Humanity is racing against itself. As we push ourselves deeper into the space frontier, the technological transcendence of the human body and mind is within our near future, out of the sheer necessity to continue our progression in the solar system. We integrate ourselves into technology more and more every day, propelling human evolution down a twisted, capitalistic, classist, and yet scientifically progressive path of technological advancement. As we dive deeper into virtual reality and artificial intelligence, we get closer to humanity’s full emancipation from biological restraints. A research and development team from Japan recently formulated the algorithm necessary to eventually transfer human consciousness onto a hard drive. This should allow for our consciousness to be ‘turned on and off’ as easily as a computer. The only component they are still lacking is the means of implementing the algorithm. Once completed though, humans would no longer require a biological body. Worries about diseases, famine, and death would become irrelevant, while things like deep space exploration would come within reach. This example illustrates human progress towards not only the preservation of our species, but its advancement and direct evolution.

Simultaneous to this rapid technological development is the development of treacherous weaponry designed for mass destruction. Within the past century, we have gone from harnessing automatic fire via gunpowder, to mass-destruction through radioactive and cyber warfare. There is enough active and armed weaponry on this planet lying in wait to entirely obliterate all human matter in the solar system. Our ability and knowledge on nuclear fission teeter on the same balance as our ability to further our knowledge on how to install consciousness onto a hard drive. Therefore, it is impossible to further expand our knowledge of one, while restraining progress for the other. Our future lies in the hands of progress, both in terms of creation and destruction.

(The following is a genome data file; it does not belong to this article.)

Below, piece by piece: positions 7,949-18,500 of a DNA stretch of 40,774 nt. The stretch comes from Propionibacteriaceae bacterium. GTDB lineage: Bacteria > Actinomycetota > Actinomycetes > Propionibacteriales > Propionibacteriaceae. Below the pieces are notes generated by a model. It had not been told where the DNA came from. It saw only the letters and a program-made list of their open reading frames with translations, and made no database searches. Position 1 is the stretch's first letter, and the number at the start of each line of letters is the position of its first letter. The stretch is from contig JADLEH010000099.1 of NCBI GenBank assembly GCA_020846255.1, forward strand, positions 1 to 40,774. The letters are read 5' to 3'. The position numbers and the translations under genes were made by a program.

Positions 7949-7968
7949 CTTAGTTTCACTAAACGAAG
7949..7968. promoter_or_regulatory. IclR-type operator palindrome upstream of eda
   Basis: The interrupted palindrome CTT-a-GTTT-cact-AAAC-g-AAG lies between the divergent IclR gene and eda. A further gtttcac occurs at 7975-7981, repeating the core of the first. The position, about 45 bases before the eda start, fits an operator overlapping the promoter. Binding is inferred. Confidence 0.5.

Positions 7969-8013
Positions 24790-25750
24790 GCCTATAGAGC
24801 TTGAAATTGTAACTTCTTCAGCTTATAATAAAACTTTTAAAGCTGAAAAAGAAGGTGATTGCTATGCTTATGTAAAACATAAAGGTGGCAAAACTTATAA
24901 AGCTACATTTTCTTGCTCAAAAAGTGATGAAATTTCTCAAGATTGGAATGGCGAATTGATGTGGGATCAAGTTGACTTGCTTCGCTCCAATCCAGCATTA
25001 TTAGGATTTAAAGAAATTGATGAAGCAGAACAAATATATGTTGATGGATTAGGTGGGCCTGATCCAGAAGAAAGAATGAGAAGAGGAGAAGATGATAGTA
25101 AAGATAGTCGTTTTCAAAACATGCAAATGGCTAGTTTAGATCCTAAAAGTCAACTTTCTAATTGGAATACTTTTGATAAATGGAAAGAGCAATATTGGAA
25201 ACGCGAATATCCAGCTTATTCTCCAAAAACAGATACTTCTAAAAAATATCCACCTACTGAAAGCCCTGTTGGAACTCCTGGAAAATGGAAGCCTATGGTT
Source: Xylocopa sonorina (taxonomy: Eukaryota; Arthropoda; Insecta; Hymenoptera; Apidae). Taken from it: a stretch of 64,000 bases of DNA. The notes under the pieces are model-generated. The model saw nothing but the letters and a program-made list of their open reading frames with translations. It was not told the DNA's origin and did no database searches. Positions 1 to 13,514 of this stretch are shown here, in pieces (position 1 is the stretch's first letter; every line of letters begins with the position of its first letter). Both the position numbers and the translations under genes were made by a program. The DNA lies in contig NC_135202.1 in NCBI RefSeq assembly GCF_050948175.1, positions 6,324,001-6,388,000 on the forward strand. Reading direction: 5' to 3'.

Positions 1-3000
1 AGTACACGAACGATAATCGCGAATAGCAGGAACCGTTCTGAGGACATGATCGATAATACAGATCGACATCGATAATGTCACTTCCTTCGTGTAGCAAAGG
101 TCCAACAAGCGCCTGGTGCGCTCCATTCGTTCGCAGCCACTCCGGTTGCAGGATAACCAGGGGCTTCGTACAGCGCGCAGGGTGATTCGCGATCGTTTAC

Humanity will see its next stage of life in the near future. Every day, we strive towards certain aspirations and certain dreadful possibilities, and this self-prescribed balance will exact our salvation or downfall. As humanity sees itself progress deeper into a  state of earthly chaos, marked by disease, resource shortage, and overpopulation, we will see a coinciding trend of rapid scientific development. Alongside, we will experience growing tensions due to increased possibilities and means for complete destruction. Where and how we progress is entirely up to us. Living in a universe of unlimited potentials and uncertainties, this applied balance seems almost instinctual for humans – to create order and structure, to carve a beaten road through the universe of unknowns.